Sunday, February 25, 2007

EAST OF THE KERCH PENINSULA: Sunday afternoon dive-bombing in Lock On

A Russian corvette barely survives a near miss from a 500 lb. bomb in the narrow waterway east of the Kerch Peninsula. (Note pom-pom gunfire from out of frame ship leading the surface action group.)

It's another squandered Saturday and Sunday in DD's dogged effort not to let the Lock On: Modern Air Combat monster game get the best of him. The tanker the frigate was escorting was an easier target and not so lucky. Unfortunately, I wasn't fast enough to get a screen shot while trying to evade deck gun fire so you'll have to take my word for it.

As a continuing installment from last weekend's riff on monstrously complex war games and Lock On, this small success didn't come without thorough preparation.

Lock On, like any respectable monster game, substitutes procedure and complexity for realism. If you want to get much out of it during its acclimatization period, one must come to grips with the mission editor, if only because the missions furnished for you by the game's developers will familiarize one only with crashing and bewildering environments.

The mission editor offers a way around this because, theoretically, it allows the beginner to write his own script. Lock On pitilessly disabuses you of the notion you'll succeed in a total fog-of-war environment, flying with a bare paragraph or two of instructions on the nature and general direction of the enemy. In other words, when you're learning just how to do a level weapons run without porpoising through the air in a badly flown aircraft, black box missions designed by other gamers don't work.

Saturday, then, was spent prepping the battle.

DD has no idea why Lock On is set between the Crimea and oil rich-Terek River/Caucasus Mountains regions in Russia. It has something to do with the Ukraine and Georgia as republics a coalition of NATO forces has chosen to defend from Russia, a rather hysterical proposition. The Netherlands, Germany and Turkey will enter into a significant "coalition" with the United States? ORLY?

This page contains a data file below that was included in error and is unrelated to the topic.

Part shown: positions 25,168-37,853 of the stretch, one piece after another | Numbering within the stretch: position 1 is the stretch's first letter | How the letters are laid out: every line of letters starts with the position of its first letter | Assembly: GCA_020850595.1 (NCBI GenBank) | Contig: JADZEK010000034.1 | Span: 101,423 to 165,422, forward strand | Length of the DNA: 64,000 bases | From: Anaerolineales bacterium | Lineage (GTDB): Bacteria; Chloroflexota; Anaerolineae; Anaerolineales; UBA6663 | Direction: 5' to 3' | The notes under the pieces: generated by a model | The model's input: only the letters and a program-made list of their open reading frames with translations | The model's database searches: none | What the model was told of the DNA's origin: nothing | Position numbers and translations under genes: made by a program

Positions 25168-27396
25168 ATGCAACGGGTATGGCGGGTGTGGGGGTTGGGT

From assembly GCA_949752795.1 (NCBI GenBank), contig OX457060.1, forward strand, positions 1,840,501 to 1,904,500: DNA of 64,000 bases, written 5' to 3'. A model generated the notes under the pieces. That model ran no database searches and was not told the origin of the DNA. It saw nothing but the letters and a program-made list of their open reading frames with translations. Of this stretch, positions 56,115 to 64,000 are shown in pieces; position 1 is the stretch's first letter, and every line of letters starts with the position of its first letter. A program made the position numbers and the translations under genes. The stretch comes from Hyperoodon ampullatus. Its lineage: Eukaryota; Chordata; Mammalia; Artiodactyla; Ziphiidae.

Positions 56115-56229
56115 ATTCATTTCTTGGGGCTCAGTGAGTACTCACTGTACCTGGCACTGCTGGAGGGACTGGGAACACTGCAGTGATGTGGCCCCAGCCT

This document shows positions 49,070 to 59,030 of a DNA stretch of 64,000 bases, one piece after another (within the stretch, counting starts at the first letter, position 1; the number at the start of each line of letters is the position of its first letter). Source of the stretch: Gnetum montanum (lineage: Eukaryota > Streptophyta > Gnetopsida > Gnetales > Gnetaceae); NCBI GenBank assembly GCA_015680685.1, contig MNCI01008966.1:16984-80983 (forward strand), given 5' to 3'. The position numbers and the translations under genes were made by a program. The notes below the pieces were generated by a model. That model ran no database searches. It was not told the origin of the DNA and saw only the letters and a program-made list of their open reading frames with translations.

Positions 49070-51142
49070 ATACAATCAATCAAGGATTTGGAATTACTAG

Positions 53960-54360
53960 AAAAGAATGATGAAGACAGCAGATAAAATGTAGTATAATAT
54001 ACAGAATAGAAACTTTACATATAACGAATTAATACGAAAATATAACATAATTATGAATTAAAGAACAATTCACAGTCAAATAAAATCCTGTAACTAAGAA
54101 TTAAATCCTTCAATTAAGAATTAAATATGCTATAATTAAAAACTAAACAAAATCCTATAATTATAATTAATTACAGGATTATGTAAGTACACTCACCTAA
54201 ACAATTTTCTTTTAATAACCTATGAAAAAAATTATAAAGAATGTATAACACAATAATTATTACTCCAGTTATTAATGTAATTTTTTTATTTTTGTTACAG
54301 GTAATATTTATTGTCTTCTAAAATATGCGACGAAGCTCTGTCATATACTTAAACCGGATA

In any case, that's the scene.

And for my battle, I had a small Russian naval group escorting an oil tanker through the narrow waterway connecting the Sea of Azov and the Black Sea. You can't lose anything in such a small area, making finding targets easy. That was on purpose.

Still one must plan carefully and schedule a coordinated strike in which different planes and weapons packages arrive over the target area in such a way as to peel back its defense so that your flight of A-10's can arrive over the primary objective, in this case the tanker and its smaller escorts, with some reasonable expectation of being able to sink or cripple them by dive-bombing.

There is also really no such thing as a fire-and-forget or "smart" weapon in Lock On. Therefore, one can count on a steady percentage of misses and inefficiency on the part of an entire strike force, something that would be unpleasant for the standard gamer just wishing to jump in and play.

While building the mission, one must test it while under construction to evaluate for bugs, stupidity and balance. It is easy to bite off more than one can chew. Setting conditions for a little fun Santa Barbara-like mid-day fog over the water, quite naturally if unexpectedly, made it impossible to conduct visual bombing runs. Thick mist! Can't see!

And as a simulation you're trying to use for some afternoon entertainment value, it does no good for a strike force to be so front-loaded that everything is blasted by the computer AI battling itself before your slower A-10 arrives, or for the air cover to be so stout that the entire mission is spent just trying to survive and disengage. That is, unless you enjoy the idea of playing someone like the Japanese in the Marianas Turkey Shoot.

If you've practiced, set things up properly and been meticulous in planning, you can be rewarded with a scene like the above snapshot. It's success of a sort.

Lock On, it should be mentioned, offers six flyable combat aircraft. Two American, of which the A-10 is one, and four Russian. Each requires a different session of variables and procedures to be memorized. DD has already decided that understanding two out of the half-dozen is doing good.


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